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Federal Crash Spotters Eye Life Insurers' 'Reach for Yield'

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What You Need to Know

  • Congress created FSOC in the Dodd-Frank Act of 2010 in an effort to help federal regulators identify and track forces that could hurt financial system stability.
  • Last year, the FSOC annual report section on life insurance focused on worries about COVID-19.
  • This year, the focus is mainly on low interest rates.

The federal government’s financial crash spotters seem to be worrying less about the possible effects of COVID-19 deaths on U.S. life insurers and more about the possible effects of low interest rates.

The Financial Stability Oversight Council put a half-page section on life and annuity issuers in its 2021 annual report.

FSOC (pronounced “F-sock) begins the life insurance section by declaring that the COVID-19 crisis hurt life insurers’ operating performance.

The pandemic hurt life insurers “mainly through higher claims, lower product sales, and, to a lesser extent, the effects of lower sustained interest rates that resulted in spread compression and actuarial assumption ‘true ups’ of reserves for interest-sensitive products,” FSOC says.

But FSOC acknowledges that the pandemic caused fewer bond issuer defaults than expected, and that the overall quality of life insurers’ investment portfolios remained strong.

FSOC goes on to talk about the effects of sustained low interest rates on life insurers’ investment earnings and benefits obligations.

“Over the past years some life insurance companies have increased investments in less liquid, more complex, and higher credit risk assets in a ‘reach for yield,’” FSOC says. “As an example, some life insurers have increased their exposure to alternative investments such as private equity funds.”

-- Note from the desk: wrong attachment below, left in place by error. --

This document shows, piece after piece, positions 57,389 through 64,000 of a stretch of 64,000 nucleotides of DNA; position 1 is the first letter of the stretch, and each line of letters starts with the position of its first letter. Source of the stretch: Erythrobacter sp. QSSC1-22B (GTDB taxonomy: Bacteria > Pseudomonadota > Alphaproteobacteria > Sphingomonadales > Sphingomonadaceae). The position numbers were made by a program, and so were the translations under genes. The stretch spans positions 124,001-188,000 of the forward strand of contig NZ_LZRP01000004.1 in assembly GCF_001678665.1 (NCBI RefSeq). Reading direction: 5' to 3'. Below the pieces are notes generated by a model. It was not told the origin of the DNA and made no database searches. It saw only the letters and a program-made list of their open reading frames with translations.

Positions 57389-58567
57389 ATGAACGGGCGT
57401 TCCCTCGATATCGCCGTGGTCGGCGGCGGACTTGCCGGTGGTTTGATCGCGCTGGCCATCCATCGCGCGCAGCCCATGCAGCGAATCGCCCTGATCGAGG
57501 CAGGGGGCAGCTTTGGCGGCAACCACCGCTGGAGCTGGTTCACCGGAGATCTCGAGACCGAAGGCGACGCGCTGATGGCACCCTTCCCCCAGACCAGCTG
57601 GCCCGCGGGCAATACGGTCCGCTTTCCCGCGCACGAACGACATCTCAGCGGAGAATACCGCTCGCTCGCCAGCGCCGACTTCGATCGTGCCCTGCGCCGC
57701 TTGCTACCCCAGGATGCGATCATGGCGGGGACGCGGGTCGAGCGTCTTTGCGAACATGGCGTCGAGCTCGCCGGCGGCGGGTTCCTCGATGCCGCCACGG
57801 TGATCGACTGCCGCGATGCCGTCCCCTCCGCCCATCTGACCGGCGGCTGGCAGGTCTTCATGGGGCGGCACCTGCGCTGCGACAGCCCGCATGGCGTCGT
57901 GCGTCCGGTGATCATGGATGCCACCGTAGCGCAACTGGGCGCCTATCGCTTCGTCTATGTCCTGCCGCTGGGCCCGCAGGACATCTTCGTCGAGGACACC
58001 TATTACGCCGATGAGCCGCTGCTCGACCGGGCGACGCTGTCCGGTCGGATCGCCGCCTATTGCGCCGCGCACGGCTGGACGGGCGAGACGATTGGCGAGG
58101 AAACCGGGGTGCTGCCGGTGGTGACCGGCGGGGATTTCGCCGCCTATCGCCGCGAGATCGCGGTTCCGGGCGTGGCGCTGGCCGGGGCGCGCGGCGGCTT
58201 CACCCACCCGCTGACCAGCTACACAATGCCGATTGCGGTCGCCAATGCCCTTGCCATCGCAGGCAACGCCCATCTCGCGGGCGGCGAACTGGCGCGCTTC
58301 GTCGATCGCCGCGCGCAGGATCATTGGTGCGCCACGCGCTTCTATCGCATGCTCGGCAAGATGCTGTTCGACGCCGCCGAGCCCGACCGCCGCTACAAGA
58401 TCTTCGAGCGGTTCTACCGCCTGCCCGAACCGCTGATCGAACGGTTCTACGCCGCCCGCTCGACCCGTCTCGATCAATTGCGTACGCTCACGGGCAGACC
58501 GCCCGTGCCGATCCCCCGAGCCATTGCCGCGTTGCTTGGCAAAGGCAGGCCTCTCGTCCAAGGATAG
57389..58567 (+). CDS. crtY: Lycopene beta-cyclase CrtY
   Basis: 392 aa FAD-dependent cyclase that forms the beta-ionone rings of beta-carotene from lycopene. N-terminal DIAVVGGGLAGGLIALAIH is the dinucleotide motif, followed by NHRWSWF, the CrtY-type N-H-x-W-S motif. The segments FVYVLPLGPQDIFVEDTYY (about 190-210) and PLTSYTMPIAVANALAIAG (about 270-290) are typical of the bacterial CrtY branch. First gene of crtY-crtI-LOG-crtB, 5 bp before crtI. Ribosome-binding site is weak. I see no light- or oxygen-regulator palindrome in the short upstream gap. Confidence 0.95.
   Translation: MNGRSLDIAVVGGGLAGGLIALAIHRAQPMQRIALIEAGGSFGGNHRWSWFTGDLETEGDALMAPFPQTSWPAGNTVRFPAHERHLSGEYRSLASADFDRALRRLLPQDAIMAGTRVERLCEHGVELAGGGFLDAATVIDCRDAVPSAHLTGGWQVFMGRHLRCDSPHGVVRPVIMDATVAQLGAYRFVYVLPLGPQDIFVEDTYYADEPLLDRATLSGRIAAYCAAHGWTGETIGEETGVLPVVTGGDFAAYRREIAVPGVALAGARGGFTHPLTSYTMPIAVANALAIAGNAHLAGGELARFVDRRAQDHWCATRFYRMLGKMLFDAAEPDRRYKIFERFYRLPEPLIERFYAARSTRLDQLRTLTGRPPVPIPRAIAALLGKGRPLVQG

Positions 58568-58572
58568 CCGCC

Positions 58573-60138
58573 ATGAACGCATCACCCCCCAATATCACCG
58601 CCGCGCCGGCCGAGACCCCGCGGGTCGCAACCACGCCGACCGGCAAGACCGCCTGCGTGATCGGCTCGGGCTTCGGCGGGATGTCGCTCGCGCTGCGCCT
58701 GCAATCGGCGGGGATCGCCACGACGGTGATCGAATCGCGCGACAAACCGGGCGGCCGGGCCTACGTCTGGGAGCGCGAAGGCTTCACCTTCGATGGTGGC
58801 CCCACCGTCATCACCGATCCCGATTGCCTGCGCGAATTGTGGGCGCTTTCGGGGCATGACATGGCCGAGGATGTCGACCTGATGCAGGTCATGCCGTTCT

Low rates may also be pushing life insurers to invest more of their reserves in assets that have somewhat more default risk and are harder to sell quickly than the high-grade corporate bonds they have traditionally bought, FSOC adds.

More on this topic

Here are some other effects of low rates that FSOC is thinking about:

  • Some life insurers might stop selling some types of products.
  • Low rates may be contributing to private equity firms acquiring U.S. life insurers and assuming blocks of life insurance business through reinsurance agreements.
  • The private equity firms involved in the rate-driven life insurance deals might be moving more of life insurers’ assets into higher-risk investments.

FSOC says low rates are also squeezing banks and pension plans.

FSOC and the Great Recession

Members of Congress included the provision creating FSOC in the Dodd-Frank Act of 2010.

Congress passed the law in response to the 2007-2009 Great Recession, when activities that federal financial services regulators originally knew little about, such as life insurers’ collateralized debt obligation operations, caused problems that threatened to destabilize the world’s banks and insurers.

FSOC is supposed to prevent any similar catastrophes from happening in the future by gathering information about events or trends that could cause meltdowns.

FSOC is part of the U.S. Treasury Department. Treasury Secretary Janet Yellen is the current council chair. The two council members who are familiar with insurance are Thomas Workman, a voting, independent member with insurance expertise, and Steven Seitz, a non-voting council member who serves as director of the Federal Insurance Office.

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Treasury Secretary Janet Yellen. (Photo: Bloomberg)